SINGAPORE: The biggest surprise from political developments in Malaysia over the past month is less the uncertainty Mahathir Mohamad plunged the country into with his shock resignation or the rapid turn of events that culminated in the Royal Palace swearing in Muhyiddin Yassin.
It is that the Malaysian government continued to function for two weeks without a Cabinet, first under then interim Prime Minister Mahathir, and later under new Prime Minister Muhyiddin Yassin.
There was little complaints about breakdowns in public service delivery. And in those two weeks, life simply went on for many Malaysians.
Although governments all around the world are expected to continue to function during a period of planned political transition and possible change, like an election, this sort of “auto-pilot” mode for the country’s administration, while major political personalities engaged in elite power struggles, is a testament to both the system’s resilience and the professionalism of civil servants.
Even as the news cycle brought blow after blow of twist and turns, and the Malaysian public looked on with bewilderment, the civil service might have been bemused but largely went about their business running the country.
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Perhaps Malaysians too just want to get on with it.
WHAT WAS MOST STRIKING ABOUT NEW CABINET? WHO WAS MISSING
This frame is useful to bear in mind, in evaluating news of Muhyiddin’s unveiling of his Cabinet on Monday (Mar 9). For the most part, Muhyiddin’s line-up similarly reflects a huge desire on Muhyiddin’s part to consolidate gains and move the country forward.
His two other appointments, of a well-respected federal court judge Idris Harun as the new attorney general, and of a graft-busting veteran Azam Baki to head the anti-corruption commission, announced earlier on the same day have been met with grudging but certain public approval.
While commentators scrambled to evaluate the new line-up when the Cabinet list was revealed, the absence of many personalities was more striking. As Muhyiddin promised in his inaugural speech as prime minister, not one of the many senior politicians within his ruling coalition who are mired in scandals and court cases entered his cabinet, gathering more nods of approval from observers and many Malaysians.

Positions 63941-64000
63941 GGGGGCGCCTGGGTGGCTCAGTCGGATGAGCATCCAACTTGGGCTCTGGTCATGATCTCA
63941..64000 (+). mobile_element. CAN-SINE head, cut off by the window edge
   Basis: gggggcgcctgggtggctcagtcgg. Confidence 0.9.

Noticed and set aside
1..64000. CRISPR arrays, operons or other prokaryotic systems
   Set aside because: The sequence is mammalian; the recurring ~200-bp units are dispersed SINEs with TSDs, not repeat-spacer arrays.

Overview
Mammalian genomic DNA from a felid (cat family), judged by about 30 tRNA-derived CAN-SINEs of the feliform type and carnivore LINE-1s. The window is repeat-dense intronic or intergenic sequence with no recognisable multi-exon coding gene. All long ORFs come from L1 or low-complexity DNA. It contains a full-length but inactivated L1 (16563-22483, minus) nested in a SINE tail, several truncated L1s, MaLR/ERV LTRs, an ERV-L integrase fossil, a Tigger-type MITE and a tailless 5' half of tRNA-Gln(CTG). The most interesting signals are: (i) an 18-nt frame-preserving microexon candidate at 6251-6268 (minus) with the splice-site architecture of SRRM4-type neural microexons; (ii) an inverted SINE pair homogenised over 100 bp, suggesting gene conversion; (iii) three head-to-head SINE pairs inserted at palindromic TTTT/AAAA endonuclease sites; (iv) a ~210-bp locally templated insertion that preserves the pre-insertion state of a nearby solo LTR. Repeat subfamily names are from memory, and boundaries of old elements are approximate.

The controversial president of the Islamist PAS party, Abdul Hadi Awang, who frequently exuded fringe opinions, including most recently characterising a vote of no confidence against the Muhyiddin administration as an act of disrespect against the Malaysian king who appointed Muhyiddin to the top role, also did not make the cut.
This exclusion of controversial senior politicians has been well-played. Muhyiddin has cleverly excluded coalition partners whose Cabinet inclusion would have constrained his administrative hands.
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Their political seniority, at least in number of years and standing in their party, is equal to or even higher than Muhyiddin’s, which will create huge headaches when the coalition has to resolve policy differences.
This of course does not prevent the same coalition senior leaders from exerting their political presence through their respective Cabinet proxies.
WHY NO DPM?
Similarly, the first ever, conspicuous lack of a deputy prime minister is a bold move. It will avert the prospect of a premier-in-waiting eagerly knocking on the doors to the prime minister’s office.
That happened during Muhyiddin’s own time as Najib Razak’s deputy, when he attempted to utilise the then unraveling 1MDB scandal to unseat Najib, only to be fired by Najib.
It took place even more prominently during the 1990s when Mahathir’s deputy, Anwar Ibrahim, reportedly pushed too hard to succeed Mahathir, and was also fired.
Instead, the deputy position was somewhat “devolved” into four senior ministers from the major factions of the ruling Perikatan Nasional.